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So, You Want to Run a Marathon…

November 12, 2013
Disclaimer: I am not a runner. The most I’ve ever run at one time is 6 miles.

A couple of weeks ago, I worked as a volunteer in the post finish medical tent at the ING NYC Marathon. This was my fifth year volunteering. Helping sweating, hurting, and occasionally vomiting runners isn’t everyone’s cup of tea, but I always have a blast.

The medical tents are full of volunteer physicians and practitioners of all different ranks and specialties. Attendings, Residents, Nurses, and Medical Students are all present, and specialties include Emergency Medicine, Internal Medicine, Orthopedics, and Podiatry.  There are also Physical Therapists, Massage Therapists, and even Psychologists on hand.  With  tens of thousands running this race, Marathon Medical Director Stu Weiss reminds us often:  The medical team at the NYC Marathon prepares and performs the largest pre-planned on site triage in the world.

Every year, the volunteers exchange stories of what drives us to spend a November Sunday like this.  It’s never hard to find at least one or two first time volunteers (usually medical students) who are also in the contemplation stages of running in the marathon next year.  “Interesting!” I say, and make a mental note to follow-up with them later in the day.

As the runners start to fill the tent, I watch the faces of these particular volunteers slowly change.

Granted, not all marathoners need to stop in the medical tent after their finish. Some grab the next cab or subway train and head home for a hot bath.

But the runners that come to the medical tent are in a lot of pain, and need help walking and lowering themselves to the provided cots.  The runners in the medical tent move like every muscle and joint in their body is on fire, and those runners that still have energy will holler out in pain.  Their bodies shake, their teeth rattle, and they cry.  I’ve seen full body cramps that make the marathoner look like they need an Exorcist more than a doctor.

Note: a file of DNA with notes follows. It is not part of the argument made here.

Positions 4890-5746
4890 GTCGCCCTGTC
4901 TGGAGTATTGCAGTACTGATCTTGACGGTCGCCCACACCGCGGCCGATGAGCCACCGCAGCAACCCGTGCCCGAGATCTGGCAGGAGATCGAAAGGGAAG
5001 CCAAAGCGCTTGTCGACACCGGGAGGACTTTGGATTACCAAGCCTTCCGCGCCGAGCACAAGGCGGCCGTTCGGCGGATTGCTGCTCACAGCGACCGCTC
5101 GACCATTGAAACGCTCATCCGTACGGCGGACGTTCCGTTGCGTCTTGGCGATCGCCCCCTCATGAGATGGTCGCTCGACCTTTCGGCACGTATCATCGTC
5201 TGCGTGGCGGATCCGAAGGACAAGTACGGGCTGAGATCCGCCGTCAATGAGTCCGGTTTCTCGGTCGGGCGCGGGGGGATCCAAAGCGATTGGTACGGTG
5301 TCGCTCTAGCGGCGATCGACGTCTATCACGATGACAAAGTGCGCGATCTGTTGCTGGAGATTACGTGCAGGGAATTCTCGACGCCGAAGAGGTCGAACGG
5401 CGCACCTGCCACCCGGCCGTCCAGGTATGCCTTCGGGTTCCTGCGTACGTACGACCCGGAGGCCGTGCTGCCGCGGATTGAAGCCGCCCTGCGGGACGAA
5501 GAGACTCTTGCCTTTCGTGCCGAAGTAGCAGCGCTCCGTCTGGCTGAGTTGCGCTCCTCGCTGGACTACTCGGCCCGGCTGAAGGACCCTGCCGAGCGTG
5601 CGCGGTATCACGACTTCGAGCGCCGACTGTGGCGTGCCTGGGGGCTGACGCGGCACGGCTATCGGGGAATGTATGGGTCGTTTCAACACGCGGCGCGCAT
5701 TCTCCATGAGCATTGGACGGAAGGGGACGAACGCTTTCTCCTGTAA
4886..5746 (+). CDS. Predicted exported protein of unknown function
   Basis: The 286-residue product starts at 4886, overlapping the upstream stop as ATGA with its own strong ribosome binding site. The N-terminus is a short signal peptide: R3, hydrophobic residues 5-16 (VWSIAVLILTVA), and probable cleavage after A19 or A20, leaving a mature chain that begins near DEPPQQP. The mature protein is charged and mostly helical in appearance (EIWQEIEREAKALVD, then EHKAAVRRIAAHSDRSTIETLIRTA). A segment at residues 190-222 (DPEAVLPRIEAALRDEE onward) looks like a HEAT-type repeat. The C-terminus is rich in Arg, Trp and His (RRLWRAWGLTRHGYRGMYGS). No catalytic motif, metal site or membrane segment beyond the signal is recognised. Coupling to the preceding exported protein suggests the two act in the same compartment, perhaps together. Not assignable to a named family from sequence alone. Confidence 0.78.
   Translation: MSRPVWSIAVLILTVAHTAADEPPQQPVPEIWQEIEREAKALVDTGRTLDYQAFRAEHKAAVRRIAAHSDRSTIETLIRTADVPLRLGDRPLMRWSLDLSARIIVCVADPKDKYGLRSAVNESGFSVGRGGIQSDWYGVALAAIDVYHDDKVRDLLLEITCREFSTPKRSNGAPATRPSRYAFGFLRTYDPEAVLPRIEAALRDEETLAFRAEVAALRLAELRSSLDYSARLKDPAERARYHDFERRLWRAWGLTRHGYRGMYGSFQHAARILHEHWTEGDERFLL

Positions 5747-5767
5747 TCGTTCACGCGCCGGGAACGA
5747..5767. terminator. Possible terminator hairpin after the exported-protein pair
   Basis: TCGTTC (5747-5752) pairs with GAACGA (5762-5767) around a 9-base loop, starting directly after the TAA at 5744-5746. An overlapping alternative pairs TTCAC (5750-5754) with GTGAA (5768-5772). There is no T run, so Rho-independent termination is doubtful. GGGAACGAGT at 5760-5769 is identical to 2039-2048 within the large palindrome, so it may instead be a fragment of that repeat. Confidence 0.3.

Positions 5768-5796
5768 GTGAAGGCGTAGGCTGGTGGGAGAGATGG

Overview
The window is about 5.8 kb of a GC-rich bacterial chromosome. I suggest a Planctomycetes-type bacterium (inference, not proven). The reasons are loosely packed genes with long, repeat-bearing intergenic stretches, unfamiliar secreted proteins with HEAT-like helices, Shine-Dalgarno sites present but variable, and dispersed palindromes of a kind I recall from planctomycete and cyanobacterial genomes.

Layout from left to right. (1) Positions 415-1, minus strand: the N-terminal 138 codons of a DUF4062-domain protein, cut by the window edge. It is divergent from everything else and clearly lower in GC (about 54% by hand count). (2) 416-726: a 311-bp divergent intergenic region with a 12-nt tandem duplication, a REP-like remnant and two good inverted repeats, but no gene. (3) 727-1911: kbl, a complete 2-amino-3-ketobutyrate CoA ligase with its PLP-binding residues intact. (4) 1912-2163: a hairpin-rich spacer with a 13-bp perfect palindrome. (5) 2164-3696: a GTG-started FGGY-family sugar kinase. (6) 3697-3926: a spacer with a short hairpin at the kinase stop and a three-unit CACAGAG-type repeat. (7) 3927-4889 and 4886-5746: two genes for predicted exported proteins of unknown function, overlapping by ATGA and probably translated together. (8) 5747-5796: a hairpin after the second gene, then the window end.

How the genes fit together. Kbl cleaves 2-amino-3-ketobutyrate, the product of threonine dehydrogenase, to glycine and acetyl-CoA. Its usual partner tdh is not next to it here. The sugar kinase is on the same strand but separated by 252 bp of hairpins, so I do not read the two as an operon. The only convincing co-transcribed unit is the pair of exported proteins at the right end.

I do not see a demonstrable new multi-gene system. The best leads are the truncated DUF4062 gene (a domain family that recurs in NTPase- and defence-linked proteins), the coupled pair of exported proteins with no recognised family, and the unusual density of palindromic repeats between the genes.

But after 20 minutes of getting worked on by the medical team, the majority of the runners look better and can talk.  (It’s miraculous what a little salt can do!)  However, almost all are still hobbling and wincing with every step they take. Some even have ice bags duct taped to their knees as they stagger towards the exit.

This is where I come in.  I’m usually in charge of collecting the health record of the visit, giving them their discharge instructions, and making sure the runner actually makes it out the door. I usually congratulate the marathoner for their finish and ask if they are ready to celebrate.

Sometimes I get an eye twinkle in return, as the runner realizes they aren’t going to die today…. and they have something to celebrate!

Others, however, give me an incredulous stare and maybe a vomit-scented grunt. At that moment, I see the runner weighing in their mind what was so important to them for the past year against the pain they are feeling now.  It seems they question if the damage done to their body was worth the glory of calling themselves a marathoner.